Lofting Boat Plans

All boat plans required lofting in the days before CAD (Computer Aided Design), when the plans were hand drawn.

The job of the 'Loftman' was to scale up the original drawings to full size.

Drawing the plans full size had two main objectives.

  • To identify and correct any mistakes on the original drawings.
  • And to create full sizes templates from which to cut the timbers.

Fortunately, for today's builders, CAD drafting should remove any of the mistakes inherent in hand draw plans.

Many plans are supplied with full sized patterns, particularly for small boats.

And kit boats are supplied with the parts already cut out or at least marked on the wood.

However for anyone who does need to do their own lofting, be assured there is no magic art involved.

But it does take a couple of attributes.

  • An obsession for accuracy.
  • And a good eye for a fair curve (nothing to do with lechery, or is it?).

You will also need a suitable space to work, a few tools and an understanding of how plans are drawn.


The Lofting Floor.

The name lofting comes from the space where traditionally the 'mold loftsman' worked.

Like a sail loft this had to be a large open area where the work could be spread out flat without any obstructions.

  • So your first objective must be to have access to an area which is longer than the boats length and wider than the boats height.
  • The floor needs to be as flat and level as possible with no bowing or warping.
  • It needs to be undercover to protect it from the elements.
  • It can be covered with either plywood or chipboard on a level bed of 2'x4's.
  • Nail a base line timber lath along the full length, check this thoroughly for straightness with a stretched string.
  • Be aware that expansion and contraction due to humidity could cause considerable differences across a long floor.
  • Paint the floor white.
  • Provide good lighting so you can read those plans and make those measurements accurately.



Most of the tools you will need are for marking and measuring.

  • Tape measures, one long one and a shorter steel tape measure.
  • A folding rule preferably made of steel.
  • 90 degree set squares, one medium sizes preferably of steel and one large wooden one.
  • Straight edges, at least one long one and a shorter one
  • Claw hammer
  • Nails
  • String
  • Pincers, for drawing nails.
  • Pencils
  • Splines


"If a man is to be obsessed by something, I suppose a boat is as good as anything, perhaps a bit better than most."
(E. B. White)

The Splines are long strips of springy material used for drawing curves.

It is preferable to have three long splines and several shorter lengths.

The longest should be longer than the length of the full sized boat.

Traditionally splines were made from fine straight grained wood such as fir, which is available in long lengths.

Sprung steel and fiberglass strip can also be used.

The advantage of wood is that it can be tacked to the loft floor.

Also see 'Drawing Bow'.



The plans are a set of line drawings.

The lines of the boat are drawn over a grid.

The plan will show three views, a plan, a profile and a body plan which, is the view from bows on.

Heights are measured vertically off the base line, though sometimes from a datum waterline.

The hull length will be divided vertically into 'stations', positioned in relation to the centreline.

These station lines are datum lines and are not necessarily the positions of the frames.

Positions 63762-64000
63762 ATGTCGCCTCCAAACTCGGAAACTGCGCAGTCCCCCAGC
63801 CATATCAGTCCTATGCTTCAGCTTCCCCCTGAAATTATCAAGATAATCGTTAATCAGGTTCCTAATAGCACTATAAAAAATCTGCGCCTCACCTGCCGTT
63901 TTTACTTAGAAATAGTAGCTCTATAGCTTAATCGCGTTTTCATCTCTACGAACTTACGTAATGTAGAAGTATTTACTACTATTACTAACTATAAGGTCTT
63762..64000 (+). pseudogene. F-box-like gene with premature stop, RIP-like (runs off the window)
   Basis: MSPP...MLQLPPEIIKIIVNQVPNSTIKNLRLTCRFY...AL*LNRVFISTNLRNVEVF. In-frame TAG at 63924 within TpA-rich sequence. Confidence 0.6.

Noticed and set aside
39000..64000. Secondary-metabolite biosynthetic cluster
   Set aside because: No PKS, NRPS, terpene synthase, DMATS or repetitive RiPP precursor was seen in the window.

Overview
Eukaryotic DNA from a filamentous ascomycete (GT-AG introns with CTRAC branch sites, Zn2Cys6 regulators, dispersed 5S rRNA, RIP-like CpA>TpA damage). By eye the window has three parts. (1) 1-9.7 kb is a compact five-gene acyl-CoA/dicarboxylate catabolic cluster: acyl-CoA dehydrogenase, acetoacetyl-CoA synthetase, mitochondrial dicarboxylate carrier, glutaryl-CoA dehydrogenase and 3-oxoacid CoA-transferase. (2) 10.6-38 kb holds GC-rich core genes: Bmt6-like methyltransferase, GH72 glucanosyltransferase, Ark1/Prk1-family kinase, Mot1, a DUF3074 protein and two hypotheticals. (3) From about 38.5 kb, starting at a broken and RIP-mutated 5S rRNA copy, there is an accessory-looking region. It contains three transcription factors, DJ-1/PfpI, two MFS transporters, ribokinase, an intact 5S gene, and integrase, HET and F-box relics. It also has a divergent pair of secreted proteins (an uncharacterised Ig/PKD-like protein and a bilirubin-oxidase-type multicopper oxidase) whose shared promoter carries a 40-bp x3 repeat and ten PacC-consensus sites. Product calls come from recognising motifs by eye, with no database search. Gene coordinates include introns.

Links to Free Boat Plans

The Grid.

The next job is to transfer the grid full sized in to the floor.

Check the base line is straight by stretching the string along it.

Then erect the center line at 90 degrees to the base. Check this by using Pythagoras' 3-4-5 triangle.

Once the first set of grid measurements have been made and checked they can be transferred to a baton which can then be slid along to mark the rest.

Label all the grid lines as you go.

Constantly check and re-check your measurements.

All diagonals must be marked accurately as these cannot be checked for parallel against anything.

Once the grid is set up you can then interpolate and draw in the frame locations and the curved shapes by joining all the relevant points using the flexible splines.

The Offsets.

Most sets of plans will also have a table of offsets.

With a full set of plans these are more of a convenience than a necessity.

They show the dimensions of the boat taken from fixed datum points

You need to check if the dimensions have been taken to the outside or the inside of the planking.

However if these have been taken from the line drawing they may contain inaccuracies.

But, this is why you are drawing them full size anyway, to rule out any drawn errors.

The traditional way to show dimensions in the offsets for a ‘station’ is in "feet" - "inches" - "eighths of an inch.

For instance; O-6-2 = 6 and 1/4 inches, 10-1-6 = 10ft,1and 6/8 inches, 13-0-2. = 13ft and 1/4inch.

Just to complicate things, if there is a + or a – after the last number that means you should add or subtract 1/16 of an inch from the last number.

So, 0-6-2+ would work out as 6 and 5/16 inches.



Once you have your plan lofted out full size you can now use it to make templates for many of the parts.

Patterns for the keel, the stem, beams, and combings can be accurately made from stiff material such as plywood.

This will make marking the timber prior to cutting much easier.

The template is also a handy way to check the timber for any knots or splits which might fall in an area where a rabbet might need to go.

The most accurate way to assemble molds and frames is to do it on the loft floor directly over the lines.

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